Little Falls school officials identified the victims as cousins Haile Kifer, 18, and Nicholas Brady, 17.
Police on Sunday were holding Byron David Smith, 64, of Little Falls, who they expected will be charged Monday with second-degree murder.
Smith told police he shot the two during a break-in, but authorities have said his actions exceeded a reasonable self-defense.
The Minneapolis Star-Tribune reported that about 200 people gathered Sunday night for a vigil at Little Falls High School for Kifer and Brady. Mourners remembered both as athletic and friendly.
The newspaper also interviewed Bruce Smith, the suspect's brother, who said several break-ins had left his brother feeling vulnerable and afraid.
Family members of Kifer and Brady could not immediately be reached for comment.
Details about the shooting remained murky Sunday. Morrison County deputies visited Byron David Smith's home just north of Little Falls on Friday afternoon on a suspicious activity call, at which point, they say, he immediately confessed to shooting two people the previous day around noon. Deputies found the bodies in the basement.
Smith's brother told the Star-Tribune on Sunday that his brother was upset after the shootings and unsure how to react.
"Put yourself in his shoes after you shoot two people in your basement," Bruce Smith said. "How are you going to react?"
Morrison County Sheriff Michel Wetzel said Sunday that Byron David Smith claimed the teenagers broke into his home. But Wetzel said circumstances at the scene led investigators, including some from the state Bureau of Criminal Apprehension, to believe that his actions were in excess of simple self-defense.
Wetzel refused to release further details, including whether investigators believe that Smith shot the teenagers immediately upon finding them. Wetzel planned to hold a news conference Monday in Little Falls, where he said he would release a fuller picture of what happened.
"We do want to give the public a clear picture of what happened," Wetzel said. He said investigators were still actively working the case.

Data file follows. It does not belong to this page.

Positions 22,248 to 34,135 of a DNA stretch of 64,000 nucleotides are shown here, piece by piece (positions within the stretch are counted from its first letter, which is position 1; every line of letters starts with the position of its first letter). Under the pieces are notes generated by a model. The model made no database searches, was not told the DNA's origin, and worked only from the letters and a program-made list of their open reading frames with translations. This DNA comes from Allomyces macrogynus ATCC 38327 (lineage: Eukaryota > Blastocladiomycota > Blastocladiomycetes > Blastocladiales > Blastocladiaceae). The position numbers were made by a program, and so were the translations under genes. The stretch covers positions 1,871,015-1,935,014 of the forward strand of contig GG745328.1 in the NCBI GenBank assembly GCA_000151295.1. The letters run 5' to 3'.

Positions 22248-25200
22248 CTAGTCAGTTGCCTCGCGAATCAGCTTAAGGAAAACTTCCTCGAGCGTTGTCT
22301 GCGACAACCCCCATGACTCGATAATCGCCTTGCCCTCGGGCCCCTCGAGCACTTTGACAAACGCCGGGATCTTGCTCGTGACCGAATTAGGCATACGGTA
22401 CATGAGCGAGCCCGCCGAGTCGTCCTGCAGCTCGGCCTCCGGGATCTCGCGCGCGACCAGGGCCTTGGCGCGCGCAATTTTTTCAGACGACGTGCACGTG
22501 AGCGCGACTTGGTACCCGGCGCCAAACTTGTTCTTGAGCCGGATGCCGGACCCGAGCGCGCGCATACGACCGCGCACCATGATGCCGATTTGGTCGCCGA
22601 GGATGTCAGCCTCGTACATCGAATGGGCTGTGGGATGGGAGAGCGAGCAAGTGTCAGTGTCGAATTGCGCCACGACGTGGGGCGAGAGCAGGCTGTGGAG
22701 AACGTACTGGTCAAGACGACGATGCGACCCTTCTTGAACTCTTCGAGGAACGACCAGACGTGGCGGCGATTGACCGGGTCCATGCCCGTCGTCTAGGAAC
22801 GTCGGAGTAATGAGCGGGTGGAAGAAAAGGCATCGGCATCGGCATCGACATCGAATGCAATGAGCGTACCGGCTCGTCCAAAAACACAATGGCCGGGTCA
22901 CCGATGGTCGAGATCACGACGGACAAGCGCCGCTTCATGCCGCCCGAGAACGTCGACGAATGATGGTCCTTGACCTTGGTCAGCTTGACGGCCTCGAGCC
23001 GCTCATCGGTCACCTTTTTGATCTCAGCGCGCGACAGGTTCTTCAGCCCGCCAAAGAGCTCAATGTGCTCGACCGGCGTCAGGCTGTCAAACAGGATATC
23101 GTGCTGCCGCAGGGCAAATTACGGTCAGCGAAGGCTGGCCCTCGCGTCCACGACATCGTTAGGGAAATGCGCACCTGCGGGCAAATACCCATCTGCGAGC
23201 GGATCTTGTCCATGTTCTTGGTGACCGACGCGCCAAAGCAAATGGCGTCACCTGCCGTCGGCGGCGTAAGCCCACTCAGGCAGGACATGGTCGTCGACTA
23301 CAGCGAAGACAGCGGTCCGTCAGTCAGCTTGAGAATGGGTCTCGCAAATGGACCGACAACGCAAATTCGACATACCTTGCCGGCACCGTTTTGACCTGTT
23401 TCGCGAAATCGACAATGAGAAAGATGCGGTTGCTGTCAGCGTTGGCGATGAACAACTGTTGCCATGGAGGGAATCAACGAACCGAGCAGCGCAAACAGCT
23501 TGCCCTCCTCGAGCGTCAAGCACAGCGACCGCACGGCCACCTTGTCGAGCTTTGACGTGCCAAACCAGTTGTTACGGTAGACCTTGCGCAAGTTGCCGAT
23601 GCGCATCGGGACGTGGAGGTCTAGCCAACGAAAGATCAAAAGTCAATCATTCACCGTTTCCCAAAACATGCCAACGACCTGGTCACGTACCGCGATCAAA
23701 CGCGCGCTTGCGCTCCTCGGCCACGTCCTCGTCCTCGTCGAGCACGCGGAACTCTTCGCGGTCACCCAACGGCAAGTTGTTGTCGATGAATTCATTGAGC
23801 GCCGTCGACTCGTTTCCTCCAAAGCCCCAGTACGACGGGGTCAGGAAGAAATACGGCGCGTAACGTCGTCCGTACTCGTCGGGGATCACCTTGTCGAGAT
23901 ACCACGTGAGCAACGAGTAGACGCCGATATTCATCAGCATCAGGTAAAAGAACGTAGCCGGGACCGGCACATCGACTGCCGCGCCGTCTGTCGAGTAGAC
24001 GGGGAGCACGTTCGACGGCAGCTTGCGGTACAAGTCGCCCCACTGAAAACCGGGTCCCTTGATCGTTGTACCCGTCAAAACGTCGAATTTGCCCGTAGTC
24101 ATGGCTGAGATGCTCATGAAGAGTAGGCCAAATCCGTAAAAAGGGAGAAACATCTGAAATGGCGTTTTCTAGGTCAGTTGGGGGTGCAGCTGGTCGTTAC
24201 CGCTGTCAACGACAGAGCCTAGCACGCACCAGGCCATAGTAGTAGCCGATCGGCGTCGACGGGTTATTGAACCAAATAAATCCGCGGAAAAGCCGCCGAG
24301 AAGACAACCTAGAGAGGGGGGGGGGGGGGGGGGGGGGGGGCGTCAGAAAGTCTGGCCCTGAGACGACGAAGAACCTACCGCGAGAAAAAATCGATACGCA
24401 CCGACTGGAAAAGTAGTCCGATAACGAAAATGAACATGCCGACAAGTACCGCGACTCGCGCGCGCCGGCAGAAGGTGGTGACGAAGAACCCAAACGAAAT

Kifer was a senior at Little Falls High School. Superintendent Stephen Jones said she competed in gymnastics and swimming and helped manage the boys wrestling team. Brady had attended the same school up through the previous school year, at which point he transferred to nearby Pillager High School.
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Jones said the Morrison County Sheriff's Department notified him of the identity of the victims. Little Falls students have a scheduled day off Monday, but Jones said grief counselors will be on hand anyway, and students and their parents will be invited to come to school and talk about what happened. He said more counselors will be in place on Tuesday when all students return; Pillager High School also planned to have counselors available.
Jones said Brady had wrestled for Little Falls before transferring schools. "These were both friends to a lot of folks, involved in lots of activities and working their way towards graduation like so many other kids, trying to put their focus on the future," Jones said.
Few details were immediately available about Smith, whose home is in a secluded area north of Little Falls and near the Mississippi River. Wetzel said he was not previously known to the sheriff's department as a troublemaker, and his name doesn't turn up any previous convictions in a state criminal history database. The Star Tribune quoted a neighbor, John Lange, who said Smith was a retired security worker and volunteer Scout leader who cared for his elderly mother until her recent death.
"He's a really decent guy. I think he just snapped," Lange told the newspaper.
A Facebook page set up to mourn Kifer and Brady was getting heavy traffic on Sunday afternoon. Fellow students and alumni from Little Falls High School were planning a Sunday night candlelight vigil at the high school football field.
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